BALL AND BALL CARBURETORS: Model SV-33; Model SV-26; Model S-1;
BALL & BALL CARBURETOR MODEL SV-33
This carburetor is termed a "two-stage, two-quality type'
of carburetor. The following illustrations and text will explain
its action and adjustments.
Operation: Through a given range of throttle-opening all the gas
is drawn through the first-stage throttle at the top. The capacity
of the first stage is sufficient to take care of all level road
speeds up to approximately 40 or 45 miles per hour.
Fig. 1 shows how the second stage is brought into action by opening
the main throttle (first-stage throttle, 1006) to its extreme position.
The cam arm, integral with the main throttle shaft, coming into
contact with the roller on the arm of the second-stage throttle
shaft (to the left of M) causes the second-stage throttle to open
under additional pressure (the spring (573) holds the second-stage
The resultant action is to draw an additional or secondary supply
of gas mixture through the second-stage throttle through metering
screw (H), through a nozzle to the right of (H).
Fig. 1 Amp the main or primary throttle closed. The dotted lines
(Fig. 1) show the main throttle lever fully open and the cam arm
(M) of main throttle shaft holding the second-stage throttle open.
Briefly speaking, the first stage furnishes all that is desired
in what might be called the touring range, giving ideal economy
and ample power for all ordinary purposes up to 40 or 45 miles
The secondary stage supplies everything desired over and above
the first stage in the form of added acceleration, power, and speed.
Some of the features claimed for this carburetor by its manufacturer
are as follows:
1. An automatic economizer or step-up, by means of which the mixture
of fuel and air gives maximum economy when the car is running at
constant speeds, and maximum power when accelerating, climbing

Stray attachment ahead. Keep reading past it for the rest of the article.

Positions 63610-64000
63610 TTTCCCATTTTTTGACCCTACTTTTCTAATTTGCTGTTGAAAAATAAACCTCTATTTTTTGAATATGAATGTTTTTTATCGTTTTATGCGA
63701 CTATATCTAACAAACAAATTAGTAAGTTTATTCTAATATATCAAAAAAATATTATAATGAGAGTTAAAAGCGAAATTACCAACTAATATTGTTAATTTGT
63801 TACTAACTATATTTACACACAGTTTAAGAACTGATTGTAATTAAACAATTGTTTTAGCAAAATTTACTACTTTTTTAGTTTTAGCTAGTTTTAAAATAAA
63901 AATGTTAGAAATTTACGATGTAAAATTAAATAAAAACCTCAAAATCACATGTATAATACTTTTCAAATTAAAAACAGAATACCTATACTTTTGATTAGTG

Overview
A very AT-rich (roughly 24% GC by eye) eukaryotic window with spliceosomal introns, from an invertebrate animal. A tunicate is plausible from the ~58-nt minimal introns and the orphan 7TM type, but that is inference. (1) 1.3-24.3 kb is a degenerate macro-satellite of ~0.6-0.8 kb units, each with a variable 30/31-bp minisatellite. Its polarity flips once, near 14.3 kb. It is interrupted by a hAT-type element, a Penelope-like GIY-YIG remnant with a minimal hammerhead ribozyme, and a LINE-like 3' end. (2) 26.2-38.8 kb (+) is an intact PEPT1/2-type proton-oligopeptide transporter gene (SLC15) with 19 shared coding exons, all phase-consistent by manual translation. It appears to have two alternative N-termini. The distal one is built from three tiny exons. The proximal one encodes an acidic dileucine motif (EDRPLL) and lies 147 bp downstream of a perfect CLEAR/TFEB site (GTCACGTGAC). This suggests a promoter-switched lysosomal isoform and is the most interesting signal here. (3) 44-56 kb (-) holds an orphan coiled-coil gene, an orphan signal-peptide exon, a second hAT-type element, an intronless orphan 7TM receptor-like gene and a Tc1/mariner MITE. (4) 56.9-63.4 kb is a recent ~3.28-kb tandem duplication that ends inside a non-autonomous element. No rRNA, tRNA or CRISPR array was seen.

hills, or pulling through heavy roads or sand.
2. A new idling arrangement, much easier to adjust, giving better
idling, and very slow running.
3. A new and exclusive choke mechanism which gives an ideal mixture
throughout the whole range of performance during the warming-up
period in cold weather.
= Two-stage refers to the two distinct carburetors that arc foun4in
every Ball & Ball carburetor; one, the primary carbu-
retor, is a small carburetor under the main throttle valve anti-operates
under all conditions except closed main throttle. t i
The other, termed the second-stage, or high-sp4d carburetor, is
an auxiliary carburetor which comes into action onl when the main
throttle valve is opelted beyond approximately of its range.
Two-quality refers to the effect of the automalik economizer, or
step-up on the primary carburetor mixture.
With the automatic economizer valve closed, the mixture is lean
for economy. With the economizer valve open, the mixture is rich
The mixture for closed throttle running or idling is controlled
by the idling adjusting screw (L). Screwing it in reduces the air,
giving a richer mixture.
The arrow on the head of the screw usually points upward when the
screw is turned all the way in. With the engine in good condition
the proper adjustment should be obtained within one-quarter to
three-quarters of a turn open from the closed position.
The best and most stable idle will be obtained with a mixture as
rich as possible without rolling with the spark retarded.
If there is a weak cylinder or if the spark is too far advanced
the engine will roll as with too rich an adjustment.
If after smooth running has been obtained by means of the adjusting
screw the engine idles too fast, turn the stop screw (T) on the
throttle lever to obtain the desired speed.
Fig. 1. Side view of Ball & Ball model SV-33 carburetor used
on the Studebaker "Big Six."
Dotted lines show the main, or primary throttle lever wide open
and earn arm (M) of main throttle lever holding the second-stage
As soon as the main throttle blade is opened wide enough to give.ft
speed of 10–12 miles per hour, the idling adjustment's
influence becomes nil.
Calibrated metering screws then control the quality of the mixtures,
both in the primary and in the second stage respectively. Each
metering screw carries a number of its head indicating the size
of its orifice, larger numbers meaning richer mixtures.
. Another feature of this carburetor is the method of changing
the setting for seasonal conditions. The fuel to the primary carburetor
is metered by the screw at (B). This is interchangeable with an
extra meterin screw placed in a lug cast on the primary air-her&at
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